For those of you interested in the chick rock scene, make sure to check out Laura Warshauer (pronounced WAR-shower) at Lollapalooza this weekend. Press Pass LA recently got the chance to speak with her about her big debut at Lolla, and she could not be more excited.
“It’s a huge honor. It’s always been my favorite festival. One year I stood off stage while The Killers played and I wondered if I could make it to the stage someday,” she explains passionately.
While heavily influenced by the female rock of the 90’s, Warshauer calls herself a mix of “Jersey girl swag and L.A. spirit…unique and fresh but also familiar.” Originally from New Jersey, Warshauer currently calls the road her home. The next in a long line of great female singer/songwriters, she lets her simple chords and haunting lyrics run the show. She admits to being influenced by Alanis Morissette and Joan Osbourne, because “…in the actual sound of their voices, I could feel what it was they were trying to convey,” she says.
After a promising debut with Pink Chariot Mixtape, Warshauer was awarded the Songwriters Hall of Fame’s inaugural Holly Prize for original songwriting – a prize named for none other than rock pioneer Buddy Holly. She then performed on the 2011 PBS tribute to Buddy Holly, a concert that also included Lyle Lovett and Shawn Colvin.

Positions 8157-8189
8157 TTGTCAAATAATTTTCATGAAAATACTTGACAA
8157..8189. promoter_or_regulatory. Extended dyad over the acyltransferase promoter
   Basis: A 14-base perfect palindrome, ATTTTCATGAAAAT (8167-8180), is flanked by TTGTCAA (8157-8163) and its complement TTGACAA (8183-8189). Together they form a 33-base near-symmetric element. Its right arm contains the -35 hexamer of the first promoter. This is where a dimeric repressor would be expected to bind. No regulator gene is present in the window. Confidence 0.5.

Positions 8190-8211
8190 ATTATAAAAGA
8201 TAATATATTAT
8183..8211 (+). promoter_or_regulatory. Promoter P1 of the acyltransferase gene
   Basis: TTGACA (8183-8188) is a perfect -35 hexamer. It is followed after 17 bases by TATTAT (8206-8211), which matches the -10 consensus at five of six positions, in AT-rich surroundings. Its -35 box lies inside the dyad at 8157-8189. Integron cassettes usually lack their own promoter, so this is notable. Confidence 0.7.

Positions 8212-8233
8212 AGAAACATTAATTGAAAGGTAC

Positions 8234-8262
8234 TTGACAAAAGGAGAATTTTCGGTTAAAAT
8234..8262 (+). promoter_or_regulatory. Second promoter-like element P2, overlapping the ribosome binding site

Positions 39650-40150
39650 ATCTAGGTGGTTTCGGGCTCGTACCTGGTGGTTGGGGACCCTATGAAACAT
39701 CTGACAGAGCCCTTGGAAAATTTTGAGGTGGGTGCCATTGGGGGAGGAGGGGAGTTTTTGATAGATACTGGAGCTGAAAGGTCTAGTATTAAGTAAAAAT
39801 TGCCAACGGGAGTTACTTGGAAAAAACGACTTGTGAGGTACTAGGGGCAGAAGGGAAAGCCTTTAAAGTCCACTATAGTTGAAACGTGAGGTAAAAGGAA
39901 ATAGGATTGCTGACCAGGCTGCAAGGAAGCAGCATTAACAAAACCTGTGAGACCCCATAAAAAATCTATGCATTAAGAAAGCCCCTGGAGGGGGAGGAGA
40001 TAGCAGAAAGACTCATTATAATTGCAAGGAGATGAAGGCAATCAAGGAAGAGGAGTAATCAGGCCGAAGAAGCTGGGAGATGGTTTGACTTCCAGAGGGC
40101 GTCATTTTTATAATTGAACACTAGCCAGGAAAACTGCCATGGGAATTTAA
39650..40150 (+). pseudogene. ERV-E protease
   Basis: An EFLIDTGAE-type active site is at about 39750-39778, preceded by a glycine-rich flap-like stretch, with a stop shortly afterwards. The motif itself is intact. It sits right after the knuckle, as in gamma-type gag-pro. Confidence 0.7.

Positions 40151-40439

Another big moment for Warshauer came in 2011 at the wedding of two of her college buddies, William Wales and Kate Middleton. Warshauer lived in the same dorm as William and Kate during her freshman year at St. Andrews College in Scotland. While she has since lost touch with the royal couple, she wrote them a wedding song, called “To Will and Kate, Meet Me at Exit 109”, which was featured on E!’s True Hollywood Story: Kate and Pippa Middleton. She remembers them fondly, emphasizing how they were “always genuine and quite normal.”
Since then, Warshauer has been focusing her attention on “bottling lightening” in her songs. She says “these are great songs and they really come to life in front of crowds of people.” The album is really about “…the moments that each song represents…” and she hopes that the audience can relate to these moments. The themes like love lost and found, and losing yourself are common and traditional, but they are universal, and her delivery is what really makes the difference. What is striking about Warshauer’s work is her ability to remain subdued while still conveying powerful emotions.
Warshauer knows this is only the beginning, and she is ready for the new wave of fans she will garner after her performance at Lollapalooza this weekend. She is truly excited about the opportunity to get her songs out on a national stage, and to see where that takes her. When I spoke with her, she was busy taking in the sights of Chicago, admitting a love for the character of that fair city, and deep dish pizza. She was also looking forward to checking out the Red Hot Chili Peppers, after her performance of course.
For those of you heading out on Saturday, you can catch her on the BMI stage at Noon.
For a full schedule, visit Lollapalooza.
Check out Laura Warshauer Music.